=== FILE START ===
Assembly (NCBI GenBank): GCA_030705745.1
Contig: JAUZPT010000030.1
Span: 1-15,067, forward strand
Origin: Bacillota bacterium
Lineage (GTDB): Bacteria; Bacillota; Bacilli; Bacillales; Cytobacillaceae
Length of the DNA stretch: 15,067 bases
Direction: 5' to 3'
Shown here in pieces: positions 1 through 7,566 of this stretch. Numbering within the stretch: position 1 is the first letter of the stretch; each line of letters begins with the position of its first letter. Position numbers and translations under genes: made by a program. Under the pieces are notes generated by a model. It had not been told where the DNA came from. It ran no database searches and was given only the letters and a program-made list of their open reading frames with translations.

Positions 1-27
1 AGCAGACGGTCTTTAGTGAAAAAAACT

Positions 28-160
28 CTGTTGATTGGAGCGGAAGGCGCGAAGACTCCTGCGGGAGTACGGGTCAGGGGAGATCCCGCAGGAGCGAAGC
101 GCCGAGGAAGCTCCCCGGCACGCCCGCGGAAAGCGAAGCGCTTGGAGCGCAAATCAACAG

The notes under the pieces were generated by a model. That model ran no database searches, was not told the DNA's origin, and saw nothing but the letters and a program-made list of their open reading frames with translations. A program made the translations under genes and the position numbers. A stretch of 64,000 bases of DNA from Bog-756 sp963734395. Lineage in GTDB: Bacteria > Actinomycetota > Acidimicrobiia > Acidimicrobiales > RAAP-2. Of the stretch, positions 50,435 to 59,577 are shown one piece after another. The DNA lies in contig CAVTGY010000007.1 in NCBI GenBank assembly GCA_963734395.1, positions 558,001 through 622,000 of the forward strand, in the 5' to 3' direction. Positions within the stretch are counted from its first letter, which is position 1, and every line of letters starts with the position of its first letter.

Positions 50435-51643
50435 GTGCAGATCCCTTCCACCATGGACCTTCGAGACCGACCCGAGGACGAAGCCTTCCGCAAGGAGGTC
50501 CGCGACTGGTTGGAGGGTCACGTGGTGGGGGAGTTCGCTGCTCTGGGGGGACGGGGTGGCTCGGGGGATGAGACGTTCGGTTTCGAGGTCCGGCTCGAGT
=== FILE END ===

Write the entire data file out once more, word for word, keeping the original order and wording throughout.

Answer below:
Assembly (NCBI GenBank): GCA_030705745.1
Contig: JAUZPT010000030.1
Span: 1-15,067, forward strand
Origin: Bacillota bacterium
Lineage (GTDB): Bacteria; Bacillota; Bacilli; Bacillales; Cytobacillaceae
Length of the DNA stretch: 15,067 bases
Direction: 5' to 3'
Shown here in pieces: positions 1 through 7,566 of this stretch. Numbering within the stretch: position 1 is the first letter of the stretch; each line of letters begins with the position of its first letter. Position numbers and translations under genes: made by a program. Under the pieces are notes generated by a model. It had not been told where the DNA came from. It ran no database searches and was given only the letters and a program-made list of their open reading frames with translations.

Positions 1-27
1 AGCAGACGGTCTTTAGTGAAAAAAACT

Positions 28-160
28 CTGTTGATTGGAGCGGAAGGCGCGAAGACTCCTGCGGGAGTACGGGTCAGGGGAGATCCCGCAGGAGCGAAGC
101 GCCGAGGAAGCTCCCCGGCACGCCCGCGGAAAGCGAAGCGCTTGGAGCGCAAATCAACAG

The notes under the pieces were generated by a model. That model ran no database searches, was not told the DNA's origin, and saw nothing but the letters and a program-made list of their open reading frames with translations. A program made the translations under genes and the position numbers. A stretch of 64,000 bases of DNA from Bog-756 sp963734395. Lineage in GTDB: Bacteria > Actinomycetota > Acidimicrobiia > Acidimicrobiales > RAAP-2. Of the stretch, positions 50,435 to 59,577 are shown one piece after another. The DNA lies in contig CAVTGY010000007.1 in NCBI GenBank assembly GCA_963734395.1, positions 558,001 through 622,000 of the forward strand, in the 5' to 3' direction. Positions within the stretch are counted from its first letter, which is position 1, and every line of letters starts with the position of its first letter.

Positions 50435-51643
50435 GTGCAGATCCCTTCCACCATGGACCTTCGAGACCGACCCGAGGACGAAGCCTTCCGCAAGGAGGTC
50501 CGCGACTGGTTGGAGGGTCACGTGGTGGGGGAGTTCGCTGCTCTGGGGGGACGGGGTGGCTCGGGGGATGAGACGTTCGGTTTCGAGGTCCGGCTCGAGT